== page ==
An Uncommon Debbie Story
The first I ever heard of Debbie Friedman was to see her name printed on the inside covers of my synagogue’s prayer books, naming her the author of the modern Mi Shebeirach tune. Growing up, that was all I ever knew of her – just a name above the words on a page. I grew up attending a Reform congregation, but I did not grow up “in the Movement,” per se. My mother and I were members of a small congregation in Northeast Ohio where there was no organized youth group, no NFTY or BBYO. There were just six students in my bat mitzvah class, and though we considered ourselves friends, we all attended different schools, which made friendships difficult outside of synagogue-related activities – and at my suburban public school, I was one of just two Jewish students. Needless to say, though I always identified as Jewish, I did not grow up with a background that focused on or even acknowledged the possibility of a larger community.
In 2007, through a series of fortunate events, I found myself serving as a legislative assistant at the Religious Action Center of Reform Judaism (RAC). From the start, it was both a thrilling and terrifying experience. By far the least Jewishly knowledgeable of my fellow legislative assistants, I often stepped back and asked myself, How on earth did I get here? Is this where I belong? Never did these questions ring more loudly in my head than at the Union for Reform Judaism's 2007 Biennial convention, which took place just a few months into my year at the RAC. Until that point, I hadn’t known such an event existed, and I certainly had no idea there was a larger Reform Movement, and active community populated by clergy, lay leaders, musicians, academics, youth, and other enthusiastic, dedicated Reform Jews who all seemed to know one another. I couldn’t play Jewish geography because, aside from my new RAC coworkers, the only other Jews I knew were the kids I grew up with – none of whom identified as Jewish in adulthood. I spent much of my time at the Biennial feeling like an outsider, unsure of my place.
It was at the Biennial that I heard the name Debbie Friedman for the second time. A highlight of the 2007 convention was a musical presentation honoring Debbie’s contributions to Jewish music – not just Mi Shebeirach (the only tune of hers I knew), but dozens upon dozens of songs that all the other Biennial attendees seemed to know the words to. I watched with amazement and confusion as a room full of thousands of Reform Jews sang along to songs I’d never heard, honoring a woman who, until that point, I knew only as a name in a book. While other celebrated and danced, I found myself in tears, further doubting my place both at the Biennial and in the larger Jewish community. At that moment, I seriously questioned whether I was “Reform enough” for the Movement. How on earth did I get here? Is this where I belong?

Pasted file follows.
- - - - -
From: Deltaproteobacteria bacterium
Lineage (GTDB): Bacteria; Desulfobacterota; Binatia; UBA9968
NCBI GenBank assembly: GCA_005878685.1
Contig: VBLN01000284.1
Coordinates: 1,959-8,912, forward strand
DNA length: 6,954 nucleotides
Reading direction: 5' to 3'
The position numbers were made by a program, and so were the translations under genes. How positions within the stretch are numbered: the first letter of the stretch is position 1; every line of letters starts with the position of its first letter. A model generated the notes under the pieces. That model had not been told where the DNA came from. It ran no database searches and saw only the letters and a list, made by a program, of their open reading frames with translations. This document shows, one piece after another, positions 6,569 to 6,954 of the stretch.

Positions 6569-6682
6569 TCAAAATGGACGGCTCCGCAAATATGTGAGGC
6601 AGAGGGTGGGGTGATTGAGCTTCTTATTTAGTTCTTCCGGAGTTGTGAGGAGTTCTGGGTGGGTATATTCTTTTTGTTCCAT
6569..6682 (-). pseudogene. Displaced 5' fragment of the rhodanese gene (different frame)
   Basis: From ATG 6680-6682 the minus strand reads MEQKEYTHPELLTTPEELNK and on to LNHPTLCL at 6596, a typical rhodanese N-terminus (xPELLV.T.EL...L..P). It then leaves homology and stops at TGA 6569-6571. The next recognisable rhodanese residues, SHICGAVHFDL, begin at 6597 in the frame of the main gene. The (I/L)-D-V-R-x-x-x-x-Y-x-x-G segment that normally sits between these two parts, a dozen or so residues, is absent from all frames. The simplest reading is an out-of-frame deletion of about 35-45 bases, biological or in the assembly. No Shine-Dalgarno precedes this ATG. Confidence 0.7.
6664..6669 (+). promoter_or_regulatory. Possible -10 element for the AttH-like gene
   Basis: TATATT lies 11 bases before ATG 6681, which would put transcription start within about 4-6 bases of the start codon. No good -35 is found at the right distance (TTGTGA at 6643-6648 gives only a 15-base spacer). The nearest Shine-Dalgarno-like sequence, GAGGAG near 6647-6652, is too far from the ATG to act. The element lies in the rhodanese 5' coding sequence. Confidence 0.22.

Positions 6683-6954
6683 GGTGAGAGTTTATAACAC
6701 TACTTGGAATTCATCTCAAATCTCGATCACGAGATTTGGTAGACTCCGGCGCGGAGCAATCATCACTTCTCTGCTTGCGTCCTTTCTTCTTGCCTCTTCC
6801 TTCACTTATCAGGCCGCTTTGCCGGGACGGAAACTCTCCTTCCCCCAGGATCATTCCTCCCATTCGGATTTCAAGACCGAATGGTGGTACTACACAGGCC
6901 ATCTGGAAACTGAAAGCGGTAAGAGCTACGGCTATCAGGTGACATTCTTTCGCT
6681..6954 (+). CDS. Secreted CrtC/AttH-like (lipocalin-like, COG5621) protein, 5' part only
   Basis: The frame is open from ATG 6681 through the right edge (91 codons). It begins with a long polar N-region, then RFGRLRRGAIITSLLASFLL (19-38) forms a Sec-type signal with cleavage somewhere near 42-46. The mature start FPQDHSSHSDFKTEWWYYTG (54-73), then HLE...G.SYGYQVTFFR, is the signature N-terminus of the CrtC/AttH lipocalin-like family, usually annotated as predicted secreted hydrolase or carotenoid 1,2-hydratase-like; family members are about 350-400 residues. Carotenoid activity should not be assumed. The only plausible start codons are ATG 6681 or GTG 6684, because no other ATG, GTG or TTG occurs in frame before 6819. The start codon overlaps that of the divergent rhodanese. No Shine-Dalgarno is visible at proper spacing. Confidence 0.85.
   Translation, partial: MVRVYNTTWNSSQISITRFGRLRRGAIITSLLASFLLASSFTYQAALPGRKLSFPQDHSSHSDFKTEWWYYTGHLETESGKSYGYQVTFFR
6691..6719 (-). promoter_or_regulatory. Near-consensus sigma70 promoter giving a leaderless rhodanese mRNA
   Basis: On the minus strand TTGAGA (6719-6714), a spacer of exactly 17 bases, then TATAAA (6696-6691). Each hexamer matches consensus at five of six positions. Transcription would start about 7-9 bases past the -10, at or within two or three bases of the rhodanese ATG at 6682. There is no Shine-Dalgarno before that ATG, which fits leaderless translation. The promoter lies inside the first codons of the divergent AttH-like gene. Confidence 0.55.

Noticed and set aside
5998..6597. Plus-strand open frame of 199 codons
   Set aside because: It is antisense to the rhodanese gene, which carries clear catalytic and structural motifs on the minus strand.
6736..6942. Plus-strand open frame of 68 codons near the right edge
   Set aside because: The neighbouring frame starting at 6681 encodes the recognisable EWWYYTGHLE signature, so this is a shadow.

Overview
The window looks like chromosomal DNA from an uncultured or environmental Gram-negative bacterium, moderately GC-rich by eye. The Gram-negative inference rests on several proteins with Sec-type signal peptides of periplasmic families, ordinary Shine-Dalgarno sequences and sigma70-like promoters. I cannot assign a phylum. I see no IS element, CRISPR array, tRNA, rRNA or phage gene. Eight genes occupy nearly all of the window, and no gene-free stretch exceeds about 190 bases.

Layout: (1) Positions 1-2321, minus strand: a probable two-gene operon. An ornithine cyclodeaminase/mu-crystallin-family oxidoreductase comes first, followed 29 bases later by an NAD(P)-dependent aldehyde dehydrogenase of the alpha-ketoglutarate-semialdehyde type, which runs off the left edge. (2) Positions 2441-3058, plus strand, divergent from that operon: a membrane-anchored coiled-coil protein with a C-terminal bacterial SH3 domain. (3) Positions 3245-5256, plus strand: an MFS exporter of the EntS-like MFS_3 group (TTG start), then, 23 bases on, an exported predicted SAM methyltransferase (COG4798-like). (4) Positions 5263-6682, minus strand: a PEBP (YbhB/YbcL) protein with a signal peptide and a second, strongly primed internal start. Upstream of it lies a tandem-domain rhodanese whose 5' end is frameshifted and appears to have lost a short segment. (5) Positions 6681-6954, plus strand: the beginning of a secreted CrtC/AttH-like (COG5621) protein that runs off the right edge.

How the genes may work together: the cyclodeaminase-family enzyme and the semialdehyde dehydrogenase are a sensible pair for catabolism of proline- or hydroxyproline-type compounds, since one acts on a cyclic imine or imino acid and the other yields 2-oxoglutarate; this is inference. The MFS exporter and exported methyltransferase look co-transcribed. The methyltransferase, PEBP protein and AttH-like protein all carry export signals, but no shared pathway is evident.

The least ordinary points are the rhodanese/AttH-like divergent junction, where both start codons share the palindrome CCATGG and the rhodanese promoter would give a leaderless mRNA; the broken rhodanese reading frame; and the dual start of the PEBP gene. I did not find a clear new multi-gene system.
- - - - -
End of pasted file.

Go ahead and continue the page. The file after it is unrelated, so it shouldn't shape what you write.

Fast-forward to January 2010, when I’d had more than two years to consider those questions and seek the answers. After three wonderful, fulfilling years at the Religious Action Center, I had just begun a new job as a congregational representative for the Union for reform Judaism; less than two weeks into my new position, I was scheduled to leave for a 10-day vacation of sorts: my Birthright trip. I felt confident that I was at a place in life when a trip to Israel would make, rather than break, my Jewish experience, solidifying what I already knew – that the Reform Movement is, in fact, where I belong. But just days after my new job began and before I left for Israel, tragedy struck: Debbie Friedman passed away, succumbing to her long illness. I watched her funeral online, feeling those uncomfortable reminders of the 2007 Biennial, when I sat in silence as thousands around me sang along to songs I’d never heard. As I prepared to head to Israel for the first time, I found myself on uneven footing once again.
While in Israel, though, it struck me how strange the timing of Debbie’s death was in parallel to my own life. At the 2007 Biennial, Debbie was ill but still a vibrant pillar of the Reform Movement; at that time, I was unsure and afraid, doubting my own place within the Reform community. Just three years later, at the time of Debbie’s death, I was about to take the step that would ultimately bind me to the Reform Movement and solidify my commitment to my own Judaism. Though I’d never felt particularly close to Debbie Friedman or her music – to me, she’d always represented that period in my life when I doubted my place in the Movement – it was only in her passing that I realized how much she signified to me, a symbol of the timeline of my own Jewish growth.
Last month marked the one-year anniversary of Debbie Friedman’s death, and in less than a week, I leave for Israel again – this time, as the leader of a Birthright trip. I eagerly await the opportunity to introduce other young Reform Jews to the Holy Land, where I will do my best to ensure that their first experience in Israel is as positive, meaningful, and fulfilling as mine was just a year ago. I will do everything in my power to help them to feel that there is a place for them in the Reform Movement, no matter their background or level of Jewish knowledge. In preparation for my trip, I’ve made a few playlists of Jewish and Israeli music to play on the long bus rides through Israel – and you can bet that there are a few of Debbie’s tunes on there, reminding me just how far I have come.